There’s no easy way to say it, but 1982 was not a great year for the Pittsburgh Penguins. They finished at the bottom of the Patrick Division with a heartbreaking record of 18-53-9 and only 45 points. The 2017-18 playoffs loss doesn’t sting quite so bad now, right?
Meanwhile, the 1982-83 season was part of the halcyon days for the New York Islanders. They finished second in the division and went on to sweep Wayne Gretzky’s Edmonton Oilers in four games to clinch the Stanley Cup. Their first regular season matchup against the Penguins was an early indication of just how far the Islanders were prepared to skate that season for hockey’s top trophy.
Normally, when I write about Penguins history, I try to cover the fun or the enlightening, not a 9-0 blowout loss to the Islanders from 26 years ago. However, the stat lines from this game were too wild and honestly impressive to pass up. So buckle up, Penguins fans, we’re going back in time to an era before Lemieux or Crosby and before the Penguins’ very first Stanley Cup.
The world of hockey was pretty quiet on October 14, 1982. Hockey was back in full swing, fall had arrived, and it was a new year and new opportunity for many teams, including the Penguins. The Pittsburgh team arrived in New York hoping to capitalize on their win two nights prior against the Vancouver Canucks. October 14 was not to be their night however.
Butch Goring of the Islanders opened up the scoring at 9:43 in the first period. He followed that up seven minutes later with another goal to put the Islanders up 2-0 against the struggling Penguins. Goring would go on to complete a hat trick in the game on only four shots on goal. Watch here as he leaves Greg Hotham of the Penguins in the dust on a breakaway:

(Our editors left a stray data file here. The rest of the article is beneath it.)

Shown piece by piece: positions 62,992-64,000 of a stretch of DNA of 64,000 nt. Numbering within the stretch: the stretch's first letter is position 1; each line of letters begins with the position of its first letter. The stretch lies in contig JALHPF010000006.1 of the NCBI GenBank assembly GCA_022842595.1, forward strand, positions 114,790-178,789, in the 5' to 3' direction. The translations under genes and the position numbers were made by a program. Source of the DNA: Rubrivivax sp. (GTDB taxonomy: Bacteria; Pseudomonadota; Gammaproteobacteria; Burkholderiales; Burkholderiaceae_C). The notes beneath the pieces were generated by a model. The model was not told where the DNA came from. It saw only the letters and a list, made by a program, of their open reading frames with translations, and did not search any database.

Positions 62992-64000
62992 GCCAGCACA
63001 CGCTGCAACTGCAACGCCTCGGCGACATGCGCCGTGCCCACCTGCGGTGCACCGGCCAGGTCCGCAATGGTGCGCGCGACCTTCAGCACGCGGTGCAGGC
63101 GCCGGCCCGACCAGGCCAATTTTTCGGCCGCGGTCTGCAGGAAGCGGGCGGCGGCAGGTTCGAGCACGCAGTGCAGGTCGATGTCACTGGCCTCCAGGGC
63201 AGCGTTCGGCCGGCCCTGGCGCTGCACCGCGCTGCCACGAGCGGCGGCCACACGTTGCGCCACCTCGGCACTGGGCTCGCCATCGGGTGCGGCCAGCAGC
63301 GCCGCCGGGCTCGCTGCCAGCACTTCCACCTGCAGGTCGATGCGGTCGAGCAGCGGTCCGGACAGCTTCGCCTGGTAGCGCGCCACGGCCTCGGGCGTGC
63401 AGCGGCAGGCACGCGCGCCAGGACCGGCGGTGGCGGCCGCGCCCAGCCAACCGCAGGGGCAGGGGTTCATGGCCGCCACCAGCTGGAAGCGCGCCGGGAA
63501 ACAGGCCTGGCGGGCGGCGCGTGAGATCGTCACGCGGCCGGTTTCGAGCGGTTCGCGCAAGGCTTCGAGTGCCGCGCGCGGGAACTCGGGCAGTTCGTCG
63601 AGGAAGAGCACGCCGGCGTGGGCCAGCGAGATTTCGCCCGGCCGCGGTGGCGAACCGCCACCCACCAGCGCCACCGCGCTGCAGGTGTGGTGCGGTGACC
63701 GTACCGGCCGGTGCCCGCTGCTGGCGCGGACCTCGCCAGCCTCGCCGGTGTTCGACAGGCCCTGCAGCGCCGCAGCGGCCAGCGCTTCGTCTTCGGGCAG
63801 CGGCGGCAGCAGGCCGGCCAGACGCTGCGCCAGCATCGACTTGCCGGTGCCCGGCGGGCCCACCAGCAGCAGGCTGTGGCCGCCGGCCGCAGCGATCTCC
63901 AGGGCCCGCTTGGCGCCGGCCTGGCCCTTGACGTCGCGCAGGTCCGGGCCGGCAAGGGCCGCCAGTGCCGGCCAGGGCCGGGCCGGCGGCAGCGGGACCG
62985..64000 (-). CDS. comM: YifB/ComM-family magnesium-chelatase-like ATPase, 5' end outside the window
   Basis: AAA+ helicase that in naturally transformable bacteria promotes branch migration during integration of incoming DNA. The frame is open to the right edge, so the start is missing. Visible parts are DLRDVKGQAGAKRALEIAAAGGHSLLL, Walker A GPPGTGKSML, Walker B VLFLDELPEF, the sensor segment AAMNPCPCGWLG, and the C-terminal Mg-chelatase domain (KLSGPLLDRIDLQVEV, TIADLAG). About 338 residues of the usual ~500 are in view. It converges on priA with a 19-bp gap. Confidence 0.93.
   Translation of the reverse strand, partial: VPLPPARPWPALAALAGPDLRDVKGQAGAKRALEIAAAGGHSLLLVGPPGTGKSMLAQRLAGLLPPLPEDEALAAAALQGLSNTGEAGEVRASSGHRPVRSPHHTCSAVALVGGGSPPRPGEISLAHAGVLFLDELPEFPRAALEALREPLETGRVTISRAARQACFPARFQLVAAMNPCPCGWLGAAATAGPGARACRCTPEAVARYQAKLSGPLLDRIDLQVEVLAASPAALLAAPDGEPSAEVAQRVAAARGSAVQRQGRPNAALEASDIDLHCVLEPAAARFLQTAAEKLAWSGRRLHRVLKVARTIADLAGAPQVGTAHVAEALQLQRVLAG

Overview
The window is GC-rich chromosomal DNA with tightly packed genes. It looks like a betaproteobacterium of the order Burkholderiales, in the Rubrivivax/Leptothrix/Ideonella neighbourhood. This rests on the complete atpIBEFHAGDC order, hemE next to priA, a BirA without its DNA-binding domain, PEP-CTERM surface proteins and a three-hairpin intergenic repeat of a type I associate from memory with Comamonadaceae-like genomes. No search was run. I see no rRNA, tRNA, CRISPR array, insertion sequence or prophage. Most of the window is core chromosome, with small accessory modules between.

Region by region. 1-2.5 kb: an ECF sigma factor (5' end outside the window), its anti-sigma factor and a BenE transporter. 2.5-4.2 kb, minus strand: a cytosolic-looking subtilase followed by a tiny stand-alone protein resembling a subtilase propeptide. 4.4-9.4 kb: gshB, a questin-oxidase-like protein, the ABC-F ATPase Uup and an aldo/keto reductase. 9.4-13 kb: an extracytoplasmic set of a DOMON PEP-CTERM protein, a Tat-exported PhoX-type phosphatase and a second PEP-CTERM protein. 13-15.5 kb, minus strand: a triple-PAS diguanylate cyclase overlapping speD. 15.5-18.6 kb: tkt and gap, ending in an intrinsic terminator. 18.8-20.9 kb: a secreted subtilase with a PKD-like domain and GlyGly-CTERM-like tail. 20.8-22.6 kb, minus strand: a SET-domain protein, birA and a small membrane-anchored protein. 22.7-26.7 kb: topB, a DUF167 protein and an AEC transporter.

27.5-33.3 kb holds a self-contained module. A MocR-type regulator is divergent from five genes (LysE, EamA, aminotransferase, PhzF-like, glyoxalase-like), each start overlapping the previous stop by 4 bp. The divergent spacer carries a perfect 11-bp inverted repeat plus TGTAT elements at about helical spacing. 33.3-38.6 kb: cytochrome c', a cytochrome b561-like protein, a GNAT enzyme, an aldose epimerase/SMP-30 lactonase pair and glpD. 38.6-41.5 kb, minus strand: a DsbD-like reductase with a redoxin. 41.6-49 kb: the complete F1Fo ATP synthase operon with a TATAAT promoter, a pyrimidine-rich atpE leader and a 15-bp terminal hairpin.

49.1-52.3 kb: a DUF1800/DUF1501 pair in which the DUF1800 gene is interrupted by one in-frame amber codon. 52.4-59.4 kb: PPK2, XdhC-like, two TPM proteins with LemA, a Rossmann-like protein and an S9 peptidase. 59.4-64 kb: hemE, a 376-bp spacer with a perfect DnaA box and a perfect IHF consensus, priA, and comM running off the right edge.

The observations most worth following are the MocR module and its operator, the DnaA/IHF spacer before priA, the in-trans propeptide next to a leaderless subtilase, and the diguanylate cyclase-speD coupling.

The first period was quiet as far as goals and PIM go apart from Goring’s two shorthanded goals. The second period was where the train really began to come off the rails for the Penguins.
Not only did the first fight occur during the second, but the Islanders scored five goals in the span of six and a half minutes. Even more impressive? All five goals were by five different players: Mike McEwen (6:54), Bryan Trottier (7:53), Duane Sutter (10:16), Butch Goring (13:00), and Clark Gillies (13:17). Notice anything about those timestamps? The first two goals were only 59 seconds apart, while the final two were only 17 seconds apart. Clearly, the Islanders had some espresso before the start of the second period.
Pat Price of the Penguins tried to get some momentum infused in his team by dropping the gloves with Duane Sutter just four minutes into the second period, but the effort proved futile. Kevin McClelland attempted to get the Penguins going a second time by squaring off against Stefan Persson at 10:03 in the midst of that spate of goals, but it was to no avail as well. The Penguins would prove unable to capitalize on their 30 shots throughout the night, whereas the Islanders capitalized nine times on 51 shots.